The subject has been a difficult one for the club to approach over the years because they are sensitive to the families of the 96 people who died after the terrace crush at Hillsborough in 1989.
However, they have been in regular dialogue with representatives and wrote to all the families on Monday and Margaret Aspinall, who lost her 18-year-old son James and is the former chair of the disbanded Hillsborough Family Support Group, has given her support.
“I can’t speak for the families because they will have their own opinions but I’ve no issues at all with that because we’ve always campaigned for fans’ safety,” she told the PA news agency.
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“I think it is important after you heard about the lad at Wembley who fell (from a stand at England’s Euro 2020 match against Croatia on Sunday).
“At first I didn’t want any form of safe standing but I have changed my opinion because you see people standing, only at certain times, and the seat is still there for them to sit back down again and the rails are there to stop them falling over.
“I would have a different opinion if all the seating was taken out. I had seen rail seating previously and I disagreed with them at the time but you come to realise the paying fans get excited.
“I am guilty myself; at a game when Liverpool scored I stood up, excited, so I’m no different from anyone else.”
A review by the Sports Grounds Safety Authority (SGSA) highlighted persistent standing during matches in the Kop and Anfield Road lower tier is an issue that needs to be addressed to ensure supporters’ safety.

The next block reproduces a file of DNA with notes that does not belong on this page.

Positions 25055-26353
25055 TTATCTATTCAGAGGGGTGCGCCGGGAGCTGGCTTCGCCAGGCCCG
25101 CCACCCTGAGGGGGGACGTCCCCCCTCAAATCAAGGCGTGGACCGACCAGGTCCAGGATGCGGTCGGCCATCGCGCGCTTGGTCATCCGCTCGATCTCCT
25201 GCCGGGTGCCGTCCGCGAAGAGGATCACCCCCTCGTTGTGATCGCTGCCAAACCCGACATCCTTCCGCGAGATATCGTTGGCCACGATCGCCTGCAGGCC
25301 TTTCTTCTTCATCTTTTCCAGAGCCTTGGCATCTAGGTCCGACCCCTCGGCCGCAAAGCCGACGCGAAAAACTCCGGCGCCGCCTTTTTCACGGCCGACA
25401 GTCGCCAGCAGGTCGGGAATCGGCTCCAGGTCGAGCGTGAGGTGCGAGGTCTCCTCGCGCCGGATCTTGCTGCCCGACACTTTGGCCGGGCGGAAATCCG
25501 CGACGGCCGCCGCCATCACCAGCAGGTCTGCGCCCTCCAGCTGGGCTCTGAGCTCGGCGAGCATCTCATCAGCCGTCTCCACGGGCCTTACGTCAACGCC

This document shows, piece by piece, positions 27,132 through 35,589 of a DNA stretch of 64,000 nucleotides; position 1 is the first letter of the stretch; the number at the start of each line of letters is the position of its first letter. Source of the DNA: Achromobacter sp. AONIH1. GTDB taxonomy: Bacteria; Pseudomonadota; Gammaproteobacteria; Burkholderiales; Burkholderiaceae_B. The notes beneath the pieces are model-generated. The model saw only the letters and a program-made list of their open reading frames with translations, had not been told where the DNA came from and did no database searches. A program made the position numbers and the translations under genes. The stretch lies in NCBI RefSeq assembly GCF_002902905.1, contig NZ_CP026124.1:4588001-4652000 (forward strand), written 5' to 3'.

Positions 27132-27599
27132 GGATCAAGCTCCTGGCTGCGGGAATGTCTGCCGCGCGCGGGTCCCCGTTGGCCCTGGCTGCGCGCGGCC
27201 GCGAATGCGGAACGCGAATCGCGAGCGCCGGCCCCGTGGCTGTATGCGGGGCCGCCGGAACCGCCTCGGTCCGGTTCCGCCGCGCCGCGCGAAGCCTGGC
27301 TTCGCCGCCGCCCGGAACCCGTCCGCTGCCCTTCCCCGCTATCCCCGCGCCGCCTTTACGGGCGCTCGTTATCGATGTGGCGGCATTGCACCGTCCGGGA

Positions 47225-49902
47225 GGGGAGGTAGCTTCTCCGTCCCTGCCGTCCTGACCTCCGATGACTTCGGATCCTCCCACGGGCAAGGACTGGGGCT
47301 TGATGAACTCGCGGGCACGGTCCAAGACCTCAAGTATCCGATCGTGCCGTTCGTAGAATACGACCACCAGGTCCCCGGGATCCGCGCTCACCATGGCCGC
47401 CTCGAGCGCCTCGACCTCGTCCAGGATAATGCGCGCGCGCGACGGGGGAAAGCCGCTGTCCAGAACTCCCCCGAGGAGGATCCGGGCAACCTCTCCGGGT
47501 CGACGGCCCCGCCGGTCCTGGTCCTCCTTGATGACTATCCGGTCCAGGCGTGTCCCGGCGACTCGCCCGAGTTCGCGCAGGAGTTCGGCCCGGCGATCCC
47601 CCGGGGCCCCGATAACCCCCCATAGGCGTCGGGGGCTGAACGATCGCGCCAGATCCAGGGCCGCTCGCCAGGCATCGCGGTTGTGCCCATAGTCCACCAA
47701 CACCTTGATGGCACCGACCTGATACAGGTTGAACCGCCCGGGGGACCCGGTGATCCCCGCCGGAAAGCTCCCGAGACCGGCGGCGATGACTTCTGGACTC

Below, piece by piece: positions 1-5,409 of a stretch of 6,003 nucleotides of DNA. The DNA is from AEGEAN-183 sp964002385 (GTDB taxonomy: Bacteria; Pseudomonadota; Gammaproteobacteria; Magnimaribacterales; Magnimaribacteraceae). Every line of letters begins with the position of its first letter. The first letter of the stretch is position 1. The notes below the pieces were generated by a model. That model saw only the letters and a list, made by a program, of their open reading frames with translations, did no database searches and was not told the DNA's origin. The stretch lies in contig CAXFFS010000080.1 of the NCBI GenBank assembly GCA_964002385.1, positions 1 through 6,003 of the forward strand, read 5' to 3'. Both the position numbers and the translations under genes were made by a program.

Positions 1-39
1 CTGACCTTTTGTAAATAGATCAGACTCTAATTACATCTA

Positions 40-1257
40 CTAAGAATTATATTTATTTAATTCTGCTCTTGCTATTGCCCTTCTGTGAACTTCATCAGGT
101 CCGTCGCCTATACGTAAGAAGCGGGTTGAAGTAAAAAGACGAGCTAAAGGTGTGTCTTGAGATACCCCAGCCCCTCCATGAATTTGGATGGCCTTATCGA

Liverpool have had a plan to manage persistent standing for many years but following the SGSA’s most recent review it is now advising the installation of safety rails in the Kop (1,800) and Anfield Road Stand (6,000) in the Anfield Road Stand lower tier.
The club have stressed Anfield will remain an all-seater stadium and the trialled areas with the new seats and safety rails are not ‘safe standing’ areas.
“The safety of our supporters when they come to Anfield is our absolute priority and we are fully committed to working with the SGSA on the trial of these new seats,” managing director Andy Hughes said.
“It is critical that we listen to the experts and deliver their recommendations to address this safety issue.
“We will complete a full review of the trial in 12 months at the end of next season.”
The ground is also set for a major £60million redevelopment after planning permission was granted by Liverpool City Council to build a new Anfield Road Stand which will add 7,000 seats and take the capacity above 61,000.
Work will involve rerouting the existing Anfield Road around the new development, skirting the edge of Stanley Park, and then building behind the current stand with a view to joining up the old and new structures in the close season – thereby lessening the impact on the overall capacity.
The project is expected to be completed in the summer of 2023 and Hughes said: “This is a huge milestone in our journey towards bringing more supporters into Anfield.
“We have been clear from the beginning that this expansion would be based on our ability to successfully navigate the complex planning landscape; our ability to gain co-operation of local residents and the community; and our ability to ensure the project is financially viable.
“In what has been a very unpredictable year, we are seeking certainty in order to progress with this project and there are still some steps we need to take to get there.”
As part of the planning application the club have also been given permission to hold up to six concerts and major events – such as American and Gaelic football – per year at the stadium for a period of five years.